A man with glasses and a beard wears a brown suit and tie in front of a neutral grey backgroundMichael J. Cuddy, P.E. is a Principal/Senior Vice President with TranSystems working out of their Philadelphia office. He has been with the firm (or its predecessor Lichtenstein Consulting Engineers, Inc) for over 38 years and is responsible for many of its major bridge design, rehabilitation, and inspection programs; particularly those involving historic bridges and complex structural systems.

Mike’s special areas of expertise are the analysis and sympathetic rehabilitation of metal trusses, concrete arches, and masonry arches. He has been the project manager on such notable rehabilitation projects as the Wheeling Suspension Bridge, the oldest existing suspension bridge with a span greater than 1,000′ and the University Avenue bascule bridge, designed by noted Philadelphia architect Philip Cret. Of the 10 oldest bridges in America as identified by AASHTO, Mike and his staff in Philadelphia have rehabilitated six of them.

A graduate of the University of Pennsylvania, he is a registered professional engineer and is noted for his innovative and practical approach to the evaluation and rehabilitation of historic bridges. He has presented extensively on innovative rehabilitation techniques for historic structures, aesthetic bridge design, designing new bridges in historic districts, and cost estimating for rehabilitation projects.

Mike is one of our three new board members! We’ve asked each of them to provide a valentine to a special place in Pennsylvania.

A view of the one-lane Peevy Road bridge with traffic signs on either side of the bridge entrance and in the distance, an old brick building. The area has lots of trees and appears to be fairly rural.
The Peevy Road Bridge in context.

Tribute to a Bridge

I have had the honor of working on a great many beloved bridges over my career, so when approached to write a “Love Letter” to that special type of structure, I was initially at a loss. Instead of recounting my enchantment with a great monumental structure (Brooklyn Bridge) or the oldest bridge of a particular type (Frankford Avenue Bridge – built 1699), I selected a local treasure that may not be known to many but has an immense amount of charm –– a truly beautiful bridge that has won my heart.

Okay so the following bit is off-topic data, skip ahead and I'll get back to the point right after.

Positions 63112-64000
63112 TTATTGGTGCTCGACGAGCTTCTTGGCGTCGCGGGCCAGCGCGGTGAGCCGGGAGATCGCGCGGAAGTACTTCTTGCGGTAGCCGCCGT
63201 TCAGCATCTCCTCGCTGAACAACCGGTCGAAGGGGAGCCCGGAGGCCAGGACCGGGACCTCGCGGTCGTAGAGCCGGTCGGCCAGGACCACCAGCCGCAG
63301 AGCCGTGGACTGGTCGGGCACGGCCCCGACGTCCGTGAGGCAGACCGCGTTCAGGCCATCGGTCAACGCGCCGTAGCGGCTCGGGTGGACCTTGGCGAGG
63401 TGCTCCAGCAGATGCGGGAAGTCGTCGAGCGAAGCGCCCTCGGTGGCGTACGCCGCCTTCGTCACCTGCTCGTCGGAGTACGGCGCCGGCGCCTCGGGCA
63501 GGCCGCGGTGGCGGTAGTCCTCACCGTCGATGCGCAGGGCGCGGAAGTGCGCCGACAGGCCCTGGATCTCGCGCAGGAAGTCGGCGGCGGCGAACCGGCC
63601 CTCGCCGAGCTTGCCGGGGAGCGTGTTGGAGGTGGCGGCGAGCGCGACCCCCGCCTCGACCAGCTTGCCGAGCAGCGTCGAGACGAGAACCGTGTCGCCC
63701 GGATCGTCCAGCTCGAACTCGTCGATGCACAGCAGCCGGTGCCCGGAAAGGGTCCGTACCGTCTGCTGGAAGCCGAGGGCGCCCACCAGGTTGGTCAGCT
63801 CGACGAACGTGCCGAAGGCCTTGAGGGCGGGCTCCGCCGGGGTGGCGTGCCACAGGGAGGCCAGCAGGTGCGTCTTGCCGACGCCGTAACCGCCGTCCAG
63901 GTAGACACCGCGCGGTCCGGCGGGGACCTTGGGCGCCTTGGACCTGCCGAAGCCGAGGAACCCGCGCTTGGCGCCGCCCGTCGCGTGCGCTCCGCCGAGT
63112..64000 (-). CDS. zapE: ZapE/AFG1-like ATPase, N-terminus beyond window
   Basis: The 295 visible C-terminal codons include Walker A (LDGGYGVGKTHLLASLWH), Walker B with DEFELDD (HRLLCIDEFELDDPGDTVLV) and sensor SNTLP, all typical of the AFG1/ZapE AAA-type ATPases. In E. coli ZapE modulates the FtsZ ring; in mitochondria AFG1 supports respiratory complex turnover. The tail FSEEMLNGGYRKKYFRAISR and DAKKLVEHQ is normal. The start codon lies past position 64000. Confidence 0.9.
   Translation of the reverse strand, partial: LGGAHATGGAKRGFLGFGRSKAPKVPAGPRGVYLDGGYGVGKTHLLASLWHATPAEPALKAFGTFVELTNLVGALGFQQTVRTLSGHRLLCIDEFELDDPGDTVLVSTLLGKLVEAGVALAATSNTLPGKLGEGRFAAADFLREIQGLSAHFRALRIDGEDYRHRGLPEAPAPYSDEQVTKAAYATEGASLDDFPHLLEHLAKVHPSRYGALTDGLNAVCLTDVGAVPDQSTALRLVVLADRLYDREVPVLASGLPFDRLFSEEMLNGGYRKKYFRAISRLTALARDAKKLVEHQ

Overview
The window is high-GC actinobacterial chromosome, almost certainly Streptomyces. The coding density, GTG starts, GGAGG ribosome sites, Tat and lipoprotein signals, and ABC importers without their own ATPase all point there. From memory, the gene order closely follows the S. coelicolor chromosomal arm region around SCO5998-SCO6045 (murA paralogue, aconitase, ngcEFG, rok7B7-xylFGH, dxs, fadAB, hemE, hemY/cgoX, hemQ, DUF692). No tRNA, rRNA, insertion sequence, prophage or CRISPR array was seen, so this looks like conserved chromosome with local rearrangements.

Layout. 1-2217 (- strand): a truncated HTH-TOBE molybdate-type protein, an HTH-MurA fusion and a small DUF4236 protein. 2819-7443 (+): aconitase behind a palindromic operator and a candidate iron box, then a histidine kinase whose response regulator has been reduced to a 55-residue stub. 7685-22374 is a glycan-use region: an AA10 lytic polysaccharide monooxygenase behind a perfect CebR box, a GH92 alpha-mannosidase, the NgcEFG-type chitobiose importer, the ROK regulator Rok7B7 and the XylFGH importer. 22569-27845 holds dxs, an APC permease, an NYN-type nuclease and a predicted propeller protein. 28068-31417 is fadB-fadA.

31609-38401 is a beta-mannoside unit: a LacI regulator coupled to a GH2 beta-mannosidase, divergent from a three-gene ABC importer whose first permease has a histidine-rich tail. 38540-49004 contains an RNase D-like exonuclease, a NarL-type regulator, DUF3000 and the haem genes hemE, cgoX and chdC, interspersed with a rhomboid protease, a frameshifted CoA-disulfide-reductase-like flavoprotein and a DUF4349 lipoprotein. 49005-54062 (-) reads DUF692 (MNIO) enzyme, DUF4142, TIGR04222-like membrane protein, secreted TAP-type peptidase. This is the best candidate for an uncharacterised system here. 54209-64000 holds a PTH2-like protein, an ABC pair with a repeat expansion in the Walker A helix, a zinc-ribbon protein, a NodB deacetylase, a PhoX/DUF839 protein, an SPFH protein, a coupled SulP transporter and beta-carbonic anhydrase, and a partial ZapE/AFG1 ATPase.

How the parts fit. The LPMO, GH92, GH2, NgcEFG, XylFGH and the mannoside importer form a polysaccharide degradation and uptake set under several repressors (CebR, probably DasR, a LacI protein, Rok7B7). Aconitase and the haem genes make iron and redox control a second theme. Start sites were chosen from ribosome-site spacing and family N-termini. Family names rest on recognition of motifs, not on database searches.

Located at a T-intersection of the west side of Water Street north of East Greenville in Montgomery County, PA; the Peevy Road bridge carries one lane of traffic of a quiet two-lane county road over the Perkiomen Creek. The setting marks the transition from Montgomery County’s agrarian past, with an 1891 mill and farm complex that includes a well- preserved and architecturally significant house and water-powered mill and race system on the west side of the bridge. The change to manufacturing is represented by the two large manufacturing plants (Knoll Furniture and Brown Publishing) located on campuses on the east side of Water Street.

If you're standing at the entrance to the truss bridge, you can see the decorative metalwork on the sides and overhead

For many reasons, the 1880 pin connected thru truss bridge ranks as one of the exceptionally significant extant metal truss bridges in the Commonwealth. It stands as the oldest Pratt thru truss bridge in vehicular service and was built during the era of experimentation when the metal truss bridge technology was developing. The bridge’s unusual details, like the built-up I-section for the primary compression members and the “flat-bar” lower chord, reflect innovative thinking on the part of the designer and fabricator, David H. Morrison. He established the Columbia Bridge Works Company at Dayton, OH in 1852 and was well known for his bowstring truss bridge designs. Starting in the late 1870s, he spearheaded the transition away from bowstrings to the Pratt thru truss design.

The Peevy Road bridge represents an important step in the standardization of details of the historically important Pratt truss design. Morrison understood the potential of I beams, which given the technology of the day were built up using channels and preferred them for primary compression members. His wide, “flat-bar” lower chord, which he believed added stiffness and reduced vibration from heavy live loads, was also new for the times. Remarkably, both details along with extremely choice cast iron decorative work (portal brace beam, cast iron knee braces, makers plaque, and upper chord end caps) and other early details, like the upper lateral bracing and the hip hanger lower panel point connection, remain for all to observe and appreciate today.

This view of the upper portion of the bridge reveals the date 1880 in one of the cast iron features.

I am always amazed at the detailing of this bridge and the ingenuity needed to make these advances. The bridge geek in me appreciates the following features on this bridge: The upper chords and inclined end posts are comprised of built-up sections using three channels to create an I shape. The verticals are toe-out channels connected by cast rectangle packing blocks to create a form that has the stiffness of a hollow cylinder, like the patented Phoenix column but using less material. The diagonals and counters are forged loop eyebars. There are no upper panel point pins for the interior panels; the diagonals are connected thru the upper chord web using upset ends and nuts. The “flat bar” lower chords have bolted-to-splice lap joints and are punched to pick up the lower panel point pin.